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Price of education: explain using supply and demand concept

Over the last 30 years in the United States, the real price of a college education (i.e., after adjusting for inflation) has increased by almost 70 percent. Over the same period, an increasing number of high school graduates have sought a college education. (Nationwide college enrollments almost doubled over this period.) While faculty salaries have barely kept pace with inflation, administrative staffing (and expenditures) and capital costs have increased significantly while government support to universities (particularly research funding) has been cut.

(a) College enrollments increased at the same time that average tuition rose dramatically. Does this contradict the law of downward-sloping demand? Explain.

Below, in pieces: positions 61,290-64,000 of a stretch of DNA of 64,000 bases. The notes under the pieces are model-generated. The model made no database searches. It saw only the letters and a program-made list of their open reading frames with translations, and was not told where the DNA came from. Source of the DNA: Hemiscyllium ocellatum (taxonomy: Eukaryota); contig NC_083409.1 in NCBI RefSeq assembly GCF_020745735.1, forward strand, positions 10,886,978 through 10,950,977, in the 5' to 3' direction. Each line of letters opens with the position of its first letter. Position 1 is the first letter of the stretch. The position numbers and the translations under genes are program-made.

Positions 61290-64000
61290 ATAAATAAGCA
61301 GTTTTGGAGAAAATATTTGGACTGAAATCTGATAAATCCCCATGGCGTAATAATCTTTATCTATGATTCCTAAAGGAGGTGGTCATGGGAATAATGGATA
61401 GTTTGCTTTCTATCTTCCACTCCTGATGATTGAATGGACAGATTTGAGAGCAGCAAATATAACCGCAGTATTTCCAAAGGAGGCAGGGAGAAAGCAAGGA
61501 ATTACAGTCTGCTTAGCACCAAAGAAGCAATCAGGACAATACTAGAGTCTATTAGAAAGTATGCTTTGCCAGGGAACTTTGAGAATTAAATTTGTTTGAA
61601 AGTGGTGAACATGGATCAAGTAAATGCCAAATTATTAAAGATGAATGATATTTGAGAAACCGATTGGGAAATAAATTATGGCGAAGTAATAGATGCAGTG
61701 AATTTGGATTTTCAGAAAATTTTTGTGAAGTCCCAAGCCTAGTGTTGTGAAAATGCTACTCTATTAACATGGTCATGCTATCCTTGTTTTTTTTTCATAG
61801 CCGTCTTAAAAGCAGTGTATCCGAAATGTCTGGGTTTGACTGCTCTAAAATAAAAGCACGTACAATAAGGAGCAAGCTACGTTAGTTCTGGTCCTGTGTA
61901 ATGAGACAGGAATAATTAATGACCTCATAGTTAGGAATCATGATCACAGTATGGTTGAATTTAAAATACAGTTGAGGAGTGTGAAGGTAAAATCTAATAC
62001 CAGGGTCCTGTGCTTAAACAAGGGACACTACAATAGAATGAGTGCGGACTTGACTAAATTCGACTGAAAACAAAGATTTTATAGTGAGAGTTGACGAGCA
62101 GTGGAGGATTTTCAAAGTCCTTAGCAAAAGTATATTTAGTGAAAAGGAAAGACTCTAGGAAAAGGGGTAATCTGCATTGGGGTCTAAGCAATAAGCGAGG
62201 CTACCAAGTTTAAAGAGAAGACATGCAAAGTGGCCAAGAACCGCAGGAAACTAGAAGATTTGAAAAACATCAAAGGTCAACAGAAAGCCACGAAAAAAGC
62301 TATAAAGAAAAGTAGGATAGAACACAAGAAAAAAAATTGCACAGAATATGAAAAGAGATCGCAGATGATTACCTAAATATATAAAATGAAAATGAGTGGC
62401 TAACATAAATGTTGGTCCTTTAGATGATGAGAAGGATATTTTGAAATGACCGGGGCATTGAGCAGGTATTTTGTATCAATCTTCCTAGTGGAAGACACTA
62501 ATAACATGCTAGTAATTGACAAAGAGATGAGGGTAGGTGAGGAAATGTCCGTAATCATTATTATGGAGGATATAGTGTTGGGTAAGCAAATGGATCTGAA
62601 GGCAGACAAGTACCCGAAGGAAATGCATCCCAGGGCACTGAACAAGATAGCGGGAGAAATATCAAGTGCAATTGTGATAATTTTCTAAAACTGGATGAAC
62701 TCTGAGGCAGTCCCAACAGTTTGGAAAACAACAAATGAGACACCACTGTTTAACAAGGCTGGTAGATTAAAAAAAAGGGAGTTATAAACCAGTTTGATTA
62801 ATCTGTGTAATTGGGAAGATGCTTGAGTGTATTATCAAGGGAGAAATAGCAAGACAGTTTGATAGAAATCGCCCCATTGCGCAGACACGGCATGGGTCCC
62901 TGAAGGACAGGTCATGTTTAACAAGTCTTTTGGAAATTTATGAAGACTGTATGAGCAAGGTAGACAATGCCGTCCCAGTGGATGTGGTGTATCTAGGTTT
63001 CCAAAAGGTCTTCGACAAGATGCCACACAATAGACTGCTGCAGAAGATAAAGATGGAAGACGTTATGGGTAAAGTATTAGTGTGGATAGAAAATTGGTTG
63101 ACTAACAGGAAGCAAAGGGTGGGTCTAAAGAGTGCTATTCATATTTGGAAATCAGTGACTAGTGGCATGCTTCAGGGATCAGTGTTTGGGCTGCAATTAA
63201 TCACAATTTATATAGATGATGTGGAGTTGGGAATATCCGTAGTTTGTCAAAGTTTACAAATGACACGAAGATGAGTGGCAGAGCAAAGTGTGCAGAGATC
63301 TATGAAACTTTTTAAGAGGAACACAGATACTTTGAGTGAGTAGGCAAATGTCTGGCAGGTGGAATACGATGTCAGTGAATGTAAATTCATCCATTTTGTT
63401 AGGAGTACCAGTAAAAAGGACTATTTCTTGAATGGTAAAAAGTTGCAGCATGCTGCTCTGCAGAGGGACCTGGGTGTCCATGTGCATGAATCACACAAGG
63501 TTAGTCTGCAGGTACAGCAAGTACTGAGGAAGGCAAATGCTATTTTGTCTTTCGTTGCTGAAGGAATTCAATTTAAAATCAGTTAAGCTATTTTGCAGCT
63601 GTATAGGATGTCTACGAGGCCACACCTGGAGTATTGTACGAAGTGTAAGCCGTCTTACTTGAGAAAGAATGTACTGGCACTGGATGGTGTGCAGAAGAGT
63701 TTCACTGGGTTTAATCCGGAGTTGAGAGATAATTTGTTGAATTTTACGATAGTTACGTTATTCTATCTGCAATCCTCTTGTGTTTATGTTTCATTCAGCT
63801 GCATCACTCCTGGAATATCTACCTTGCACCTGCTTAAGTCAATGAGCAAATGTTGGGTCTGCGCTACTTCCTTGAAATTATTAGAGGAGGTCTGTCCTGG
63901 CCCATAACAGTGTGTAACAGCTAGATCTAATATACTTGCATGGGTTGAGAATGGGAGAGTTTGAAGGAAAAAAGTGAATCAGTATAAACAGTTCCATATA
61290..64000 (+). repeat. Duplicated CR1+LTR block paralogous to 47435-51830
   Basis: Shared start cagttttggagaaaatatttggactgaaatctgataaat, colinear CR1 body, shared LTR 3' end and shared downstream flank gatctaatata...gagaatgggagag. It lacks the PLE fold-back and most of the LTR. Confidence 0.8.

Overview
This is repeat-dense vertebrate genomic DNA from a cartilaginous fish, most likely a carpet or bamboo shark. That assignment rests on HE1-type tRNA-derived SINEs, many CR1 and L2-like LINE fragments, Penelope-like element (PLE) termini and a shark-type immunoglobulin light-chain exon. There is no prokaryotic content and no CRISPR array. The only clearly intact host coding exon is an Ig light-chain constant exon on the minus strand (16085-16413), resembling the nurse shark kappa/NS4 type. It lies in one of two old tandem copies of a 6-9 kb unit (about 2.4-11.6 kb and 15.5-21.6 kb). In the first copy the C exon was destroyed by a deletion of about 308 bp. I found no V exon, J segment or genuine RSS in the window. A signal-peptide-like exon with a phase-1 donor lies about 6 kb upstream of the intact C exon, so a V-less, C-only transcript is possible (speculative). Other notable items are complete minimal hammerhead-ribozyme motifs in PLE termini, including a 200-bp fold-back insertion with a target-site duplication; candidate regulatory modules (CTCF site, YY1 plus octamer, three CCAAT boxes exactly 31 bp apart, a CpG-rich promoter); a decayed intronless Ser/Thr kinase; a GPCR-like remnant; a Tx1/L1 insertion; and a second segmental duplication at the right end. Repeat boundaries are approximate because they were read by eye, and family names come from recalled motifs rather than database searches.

(b) Use supply and demand model to explain the dramatic rise in the price of a college education.

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(a) College enrollments increased at the same time that average tuition rose dramatically. Does this contradict the law of downward-sloping demand? Explain.

Normally, an increase in price would reduce quantity demanded. So, if that is all that was going on, this would appear on the surface to defy the downward-sloping demand curve that expects fewer people to take an interest as it gets more expensive. However, that is assuming that the demand line did not SHIFT because of a change in the overall demand. That is, something structural occurred that increased the desirability of and access ...

Solution Summary

Your tutorial is 351 words plus a references that shows the graphs highlighting the difference between "quantity demanded" and "demand."

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